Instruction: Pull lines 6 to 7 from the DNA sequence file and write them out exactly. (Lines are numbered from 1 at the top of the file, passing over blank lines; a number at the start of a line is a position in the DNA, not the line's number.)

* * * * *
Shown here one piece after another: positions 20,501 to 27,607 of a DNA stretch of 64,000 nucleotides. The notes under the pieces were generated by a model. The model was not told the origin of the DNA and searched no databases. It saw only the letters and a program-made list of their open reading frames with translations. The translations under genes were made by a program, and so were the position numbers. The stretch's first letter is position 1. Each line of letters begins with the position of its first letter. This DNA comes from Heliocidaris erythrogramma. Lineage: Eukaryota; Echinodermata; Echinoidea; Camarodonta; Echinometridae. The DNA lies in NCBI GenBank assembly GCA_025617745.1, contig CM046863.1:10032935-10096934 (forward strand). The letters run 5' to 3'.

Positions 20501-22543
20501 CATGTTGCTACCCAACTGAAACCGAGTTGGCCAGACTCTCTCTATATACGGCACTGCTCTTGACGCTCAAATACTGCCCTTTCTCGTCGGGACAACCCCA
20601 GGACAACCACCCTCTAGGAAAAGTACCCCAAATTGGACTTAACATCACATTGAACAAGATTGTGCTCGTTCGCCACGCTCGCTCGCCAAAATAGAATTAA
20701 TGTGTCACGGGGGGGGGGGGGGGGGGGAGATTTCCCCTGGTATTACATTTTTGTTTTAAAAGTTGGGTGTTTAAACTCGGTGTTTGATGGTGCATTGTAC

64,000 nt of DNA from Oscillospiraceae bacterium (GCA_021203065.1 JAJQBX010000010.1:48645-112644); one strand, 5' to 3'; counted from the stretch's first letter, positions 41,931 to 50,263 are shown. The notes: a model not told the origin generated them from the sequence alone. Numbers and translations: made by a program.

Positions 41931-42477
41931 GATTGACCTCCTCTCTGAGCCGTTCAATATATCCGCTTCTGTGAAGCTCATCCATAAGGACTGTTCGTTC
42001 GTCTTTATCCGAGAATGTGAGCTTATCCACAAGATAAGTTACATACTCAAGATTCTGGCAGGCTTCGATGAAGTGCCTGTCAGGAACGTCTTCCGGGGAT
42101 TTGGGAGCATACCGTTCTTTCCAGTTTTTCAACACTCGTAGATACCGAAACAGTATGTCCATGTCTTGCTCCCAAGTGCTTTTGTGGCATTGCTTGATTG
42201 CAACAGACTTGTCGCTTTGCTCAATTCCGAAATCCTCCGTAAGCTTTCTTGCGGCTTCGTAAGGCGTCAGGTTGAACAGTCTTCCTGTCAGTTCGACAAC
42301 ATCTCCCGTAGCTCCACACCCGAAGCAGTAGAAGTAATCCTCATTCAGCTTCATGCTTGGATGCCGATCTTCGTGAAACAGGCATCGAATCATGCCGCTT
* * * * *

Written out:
64,000 nt of DNA from Oscillospiraceae bacterium (GCA_021203065.1 JAJQBX010000010.1:48645-112644); one strand, 5' to 3'; counted from the stretch's first letter, positions 41,931 to 50,263 are shown. The notes: a model not told the origin generated them from the sequence alone. Numbers and translations: made by a program.

Positions 41931-42477